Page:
Public Education and Advocacy

Know Your Rights and Resources Campaign (US)

The Know Your Rights and Resources Campaign (US) was launched in 2004, and set out to inform South Asian immigrant women of their rights and resources in the United States. Often, women immigrate to the United States without knowing what rights they have, especially with regard to domestic violence, employment opportunities, healthcare, and safety. Nor do they know of the organisations that they can go to for help once in the country. Through this campaign, CREA provided South Asian women with accessible print information in English and other South Asian languages on immigrant women’s rights in the United States and contact information for organisations specifically working on these issues within South Asian communities.

Check out Know Your Rights: Domestic Violence in the United States—A Resource for South Asian Women, a booklet published by CREA, in collaboration with Narika and Asian Pacific Islander Legal Outreach, with support from the Family Violence Prevention Fund. This booklet is available in English, Hindi, Gujarati, Bengali, Punjabi, and Urdu.

 

The Inter South Dialogue

The Inter South Dialogue was an effort to link the discourses on sexual rights and reproductive rights between organisations working in Latin America and South Asia. In February 2005, CREA, INFORM, MASUM, North East Network, SAMA, and TARSHI organised a meeting called South-South Movement Building: Strategic Dialogue on Reproductive and Sexual Rights. This meeting brought participants from Chile, Peru, Nepal, Bangladesh, Sri Lanka, and India together to initiate conversations, discuss strategies, and build alliances on issues of sexual and reproductive rights. Inter South Dialogues is a report that documents the discussions from this consultation.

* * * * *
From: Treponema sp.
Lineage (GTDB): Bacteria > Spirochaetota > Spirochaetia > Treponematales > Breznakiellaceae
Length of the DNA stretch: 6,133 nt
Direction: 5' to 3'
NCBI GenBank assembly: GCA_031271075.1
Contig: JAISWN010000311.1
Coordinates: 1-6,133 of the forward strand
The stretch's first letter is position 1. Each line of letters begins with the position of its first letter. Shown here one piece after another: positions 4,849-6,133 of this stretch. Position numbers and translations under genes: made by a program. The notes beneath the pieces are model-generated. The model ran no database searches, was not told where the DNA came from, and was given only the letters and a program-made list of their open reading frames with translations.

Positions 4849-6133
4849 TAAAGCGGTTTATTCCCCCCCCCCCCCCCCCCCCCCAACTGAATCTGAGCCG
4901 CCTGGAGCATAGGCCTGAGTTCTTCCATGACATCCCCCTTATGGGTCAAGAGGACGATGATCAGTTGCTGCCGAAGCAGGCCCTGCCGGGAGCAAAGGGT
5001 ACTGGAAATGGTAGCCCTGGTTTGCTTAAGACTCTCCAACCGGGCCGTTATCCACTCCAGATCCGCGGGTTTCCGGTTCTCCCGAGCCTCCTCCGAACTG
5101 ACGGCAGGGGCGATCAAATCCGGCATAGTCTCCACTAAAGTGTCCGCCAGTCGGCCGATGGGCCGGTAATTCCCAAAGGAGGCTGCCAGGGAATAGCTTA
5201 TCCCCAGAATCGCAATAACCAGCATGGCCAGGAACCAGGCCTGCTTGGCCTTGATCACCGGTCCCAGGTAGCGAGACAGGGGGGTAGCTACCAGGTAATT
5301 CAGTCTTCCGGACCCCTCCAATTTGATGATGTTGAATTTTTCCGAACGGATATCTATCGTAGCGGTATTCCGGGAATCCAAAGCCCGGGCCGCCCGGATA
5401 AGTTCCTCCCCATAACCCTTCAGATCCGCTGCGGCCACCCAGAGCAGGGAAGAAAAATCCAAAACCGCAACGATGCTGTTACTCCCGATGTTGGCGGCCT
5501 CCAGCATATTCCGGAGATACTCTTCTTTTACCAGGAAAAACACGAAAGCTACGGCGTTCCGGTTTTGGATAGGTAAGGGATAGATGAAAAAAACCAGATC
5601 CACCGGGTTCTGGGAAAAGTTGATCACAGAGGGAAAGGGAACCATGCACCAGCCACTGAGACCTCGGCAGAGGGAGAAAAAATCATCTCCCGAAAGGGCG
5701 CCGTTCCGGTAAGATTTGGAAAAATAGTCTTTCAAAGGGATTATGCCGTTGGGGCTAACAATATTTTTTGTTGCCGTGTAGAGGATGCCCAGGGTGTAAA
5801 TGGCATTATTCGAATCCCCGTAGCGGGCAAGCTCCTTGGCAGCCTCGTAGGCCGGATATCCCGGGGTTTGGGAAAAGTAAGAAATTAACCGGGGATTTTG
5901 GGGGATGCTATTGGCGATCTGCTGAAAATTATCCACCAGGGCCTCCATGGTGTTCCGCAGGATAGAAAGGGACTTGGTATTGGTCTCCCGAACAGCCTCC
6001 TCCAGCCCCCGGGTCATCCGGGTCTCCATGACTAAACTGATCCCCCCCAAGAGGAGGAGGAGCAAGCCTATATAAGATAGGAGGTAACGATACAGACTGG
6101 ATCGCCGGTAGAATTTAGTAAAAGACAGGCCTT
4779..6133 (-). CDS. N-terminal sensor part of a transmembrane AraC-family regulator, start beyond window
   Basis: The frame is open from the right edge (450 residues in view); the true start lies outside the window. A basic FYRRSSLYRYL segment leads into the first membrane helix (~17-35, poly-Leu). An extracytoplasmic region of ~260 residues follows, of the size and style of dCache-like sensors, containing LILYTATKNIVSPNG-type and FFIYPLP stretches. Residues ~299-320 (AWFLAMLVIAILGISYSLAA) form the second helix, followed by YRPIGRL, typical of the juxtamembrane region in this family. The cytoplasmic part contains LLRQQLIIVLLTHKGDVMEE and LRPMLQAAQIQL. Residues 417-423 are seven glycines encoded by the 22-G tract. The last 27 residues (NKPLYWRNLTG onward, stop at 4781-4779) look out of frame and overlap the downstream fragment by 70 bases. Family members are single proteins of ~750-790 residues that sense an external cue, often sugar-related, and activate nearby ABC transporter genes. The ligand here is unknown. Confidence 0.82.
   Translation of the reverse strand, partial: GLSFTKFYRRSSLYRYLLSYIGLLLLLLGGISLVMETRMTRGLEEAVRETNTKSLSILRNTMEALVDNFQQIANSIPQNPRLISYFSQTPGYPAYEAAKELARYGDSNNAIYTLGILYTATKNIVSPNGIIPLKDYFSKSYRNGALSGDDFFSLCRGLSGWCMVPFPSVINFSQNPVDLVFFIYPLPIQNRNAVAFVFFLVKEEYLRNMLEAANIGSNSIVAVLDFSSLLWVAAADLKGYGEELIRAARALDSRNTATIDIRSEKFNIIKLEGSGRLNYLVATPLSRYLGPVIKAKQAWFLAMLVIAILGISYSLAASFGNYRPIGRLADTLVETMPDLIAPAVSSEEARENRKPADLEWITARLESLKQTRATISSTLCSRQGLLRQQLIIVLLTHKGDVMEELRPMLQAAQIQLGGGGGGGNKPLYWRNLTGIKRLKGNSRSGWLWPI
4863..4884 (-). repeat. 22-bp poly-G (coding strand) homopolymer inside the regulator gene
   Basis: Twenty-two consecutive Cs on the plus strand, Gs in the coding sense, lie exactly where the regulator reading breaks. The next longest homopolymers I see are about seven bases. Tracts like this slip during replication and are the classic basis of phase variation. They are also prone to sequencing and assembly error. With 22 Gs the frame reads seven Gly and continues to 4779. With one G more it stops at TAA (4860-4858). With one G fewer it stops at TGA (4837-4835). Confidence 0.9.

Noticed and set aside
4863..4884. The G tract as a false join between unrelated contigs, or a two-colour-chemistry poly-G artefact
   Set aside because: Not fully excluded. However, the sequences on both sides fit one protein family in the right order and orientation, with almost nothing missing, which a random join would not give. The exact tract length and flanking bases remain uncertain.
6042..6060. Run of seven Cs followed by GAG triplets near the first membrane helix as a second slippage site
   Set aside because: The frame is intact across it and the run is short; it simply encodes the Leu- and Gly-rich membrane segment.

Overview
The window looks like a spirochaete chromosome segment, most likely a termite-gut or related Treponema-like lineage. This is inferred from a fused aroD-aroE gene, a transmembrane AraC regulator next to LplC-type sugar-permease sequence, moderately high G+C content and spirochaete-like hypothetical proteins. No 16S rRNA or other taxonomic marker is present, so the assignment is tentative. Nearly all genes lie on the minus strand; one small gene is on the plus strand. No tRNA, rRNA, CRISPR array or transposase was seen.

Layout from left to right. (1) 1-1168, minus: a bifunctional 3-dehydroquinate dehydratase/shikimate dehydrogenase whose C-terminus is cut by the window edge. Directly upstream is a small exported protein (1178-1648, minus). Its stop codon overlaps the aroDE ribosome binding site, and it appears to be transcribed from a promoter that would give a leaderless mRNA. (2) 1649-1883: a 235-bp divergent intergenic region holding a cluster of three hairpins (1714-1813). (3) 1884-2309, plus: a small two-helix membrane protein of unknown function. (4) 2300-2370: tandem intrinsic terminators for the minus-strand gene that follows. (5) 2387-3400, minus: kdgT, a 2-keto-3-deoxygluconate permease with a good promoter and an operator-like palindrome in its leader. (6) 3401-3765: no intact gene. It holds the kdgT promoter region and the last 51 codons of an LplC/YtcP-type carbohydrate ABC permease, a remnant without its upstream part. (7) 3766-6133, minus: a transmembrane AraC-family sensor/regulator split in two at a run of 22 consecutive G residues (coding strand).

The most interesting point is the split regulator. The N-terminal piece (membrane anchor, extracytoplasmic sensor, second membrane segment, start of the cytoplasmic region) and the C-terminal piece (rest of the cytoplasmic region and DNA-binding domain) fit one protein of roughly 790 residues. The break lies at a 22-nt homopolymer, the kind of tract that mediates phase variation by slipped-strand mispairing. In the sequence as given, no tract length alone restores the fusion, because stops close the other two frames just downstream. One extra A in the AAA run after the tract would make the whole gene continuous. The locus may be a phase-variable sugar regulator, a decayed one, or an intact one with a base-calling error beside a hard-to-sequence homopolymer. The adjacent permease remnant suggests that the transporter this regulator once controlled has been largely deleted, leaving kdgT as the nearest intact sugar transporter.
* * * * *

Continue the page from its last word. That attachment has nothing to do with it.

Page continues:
As part of this Dialogue, a working paper on Sexual Rights and Social Movements is being developed. This paper attempts to explore the emerging discourse on sexual rights in India and examines the ways in which movements and organisations have used the articulation of sexual rights within their work.

 

The Subaltern Voices Seminar Series

The Subaltern Voices Seminar Series provided a forum for women leaders from the global South—activists, academics, and advocates—to speak to audiences in the United States on issues of women’s human rights from feminist, Southern-based perspectives. The six speakers in 2006 and 2007 and the titles of their talks were as follows:

  • Nivedita Menon, Ph.D. Associate Professor in Political Science, University of Delhi: ‘Quarrels and Solidarities: Feminist Politics in India Today’

  • Shilpa Phadke, independent researcher and associate, Gender and Space Project, PUKAR (Partners for Urban Knowledge Action & Research), Mumbai: ‘You can be Lonely in a Crowd: Gendering Risk in Mumbai’

  • Meena Seshu, General Secretary, SANGRAM, Sangli, India: ‘Discomfort and Solidarity: The Prostitution Challenge for Social Movements’

  • Shohini Ghosh, Ph.D. Professor of Video and Television Production at Jamia Millia Islamia University, New Delhi: ‘False Appearances and Mistaken Identities: the Phobic and the Erotic in Bombay Cinema’ and ‘The Ethics and Politics of Surveillance: New Information Practices and our Private Lives’

  • Pramada Menon, Director Programs, CREA, New Delhi: ‘Sexuality before Gender or Gender before Sexuality: Working as a Trainer across Cultures’

  • Noelene Nabulivou, Coordinator of Women's Action for Change, Fiji: ‘(Big) Work, (Small) Spaces: Intersectional and intergenerational work in Oceanic Pacific communities’

 

Aiguardent, dance-theatre production by Marta Carrasco

In 2011, CREA organised the India premier of Aiguardent, an award-winning dance-theatre production created, directed, and performed by Catalan contemporary artist Marta Carrasco. Aiguardent is a journey into human solitude, ruled by passion, anger, and innocence.

 

Made By Women Film Festival